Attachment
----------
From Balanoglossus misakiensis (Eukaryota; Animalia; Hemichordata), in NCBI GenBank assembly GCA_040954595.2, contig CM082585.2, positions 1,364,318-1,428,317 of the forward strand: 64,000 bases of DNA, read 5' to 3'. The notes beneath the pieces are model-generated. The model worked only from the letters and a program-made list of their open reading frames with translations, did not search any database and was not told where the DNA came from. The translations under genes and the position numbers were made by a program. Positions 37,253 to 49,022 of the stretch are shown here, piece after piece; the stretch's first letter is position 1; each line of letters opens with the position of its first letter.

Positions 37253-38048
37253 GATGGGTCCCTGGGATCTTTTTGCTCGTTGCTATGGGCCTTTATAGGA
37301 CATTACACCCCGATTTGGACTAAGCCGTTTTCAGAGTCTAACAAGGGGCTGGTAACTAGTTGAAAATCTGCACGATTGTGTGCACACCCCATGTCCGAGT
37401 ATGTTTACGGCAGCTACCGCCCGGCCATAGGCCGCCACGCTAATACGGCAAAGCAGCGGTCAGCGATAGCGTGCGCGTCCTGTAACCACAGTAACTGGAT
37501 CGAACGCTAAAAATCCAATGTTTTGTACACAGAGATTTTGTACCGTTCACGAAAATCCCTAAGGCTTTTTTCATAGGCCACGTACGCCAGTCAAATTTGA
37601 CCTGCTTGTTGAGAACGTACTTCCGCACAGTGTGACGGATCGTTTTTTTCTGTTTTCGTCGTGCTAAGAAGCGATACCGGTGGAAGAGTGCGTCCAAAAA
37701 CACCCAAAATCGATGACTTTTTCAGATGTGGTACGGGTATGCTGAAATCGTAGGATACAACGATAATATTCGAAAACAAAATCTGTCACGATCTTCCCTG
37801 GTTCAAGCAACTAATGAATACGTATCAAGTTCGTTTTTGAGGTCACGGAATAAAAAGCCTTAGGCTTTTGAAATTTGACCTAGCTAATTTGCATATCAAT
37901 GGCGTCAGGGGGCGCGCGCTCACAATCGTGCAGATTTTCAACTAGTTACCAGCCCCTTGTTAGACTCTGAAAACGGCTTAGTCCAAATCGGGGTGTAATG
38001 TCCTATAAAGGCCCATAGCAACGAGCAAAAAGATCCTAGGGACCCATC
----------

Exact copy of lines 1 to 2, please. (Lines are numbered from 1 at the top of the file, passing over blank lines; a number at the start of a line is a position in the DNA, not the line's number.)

From Balanoglossus misakiensis (Eukaryota; Animalia; Hemichordata), in NCBI GenBank assembly GCA_040954595.2, contig CM082585.2, positions 1,364,318-1,428,317 of the forward strand: 64,000 bases of DNA, read 5' to 3'. The notes beneath the pieces are model-generated. The model worked only from the letters and a program-made list of their open reading frames with translations, did not search any database and was not told where the DNA came from. The translations under genes and the position numbers were made by a program. Positions 37,253 to 49,022 of the stretch are shown here, piece after piece; the stretch's first letter is position 1; each line of letters opens with the position of its first letter.

Positions 37253-38048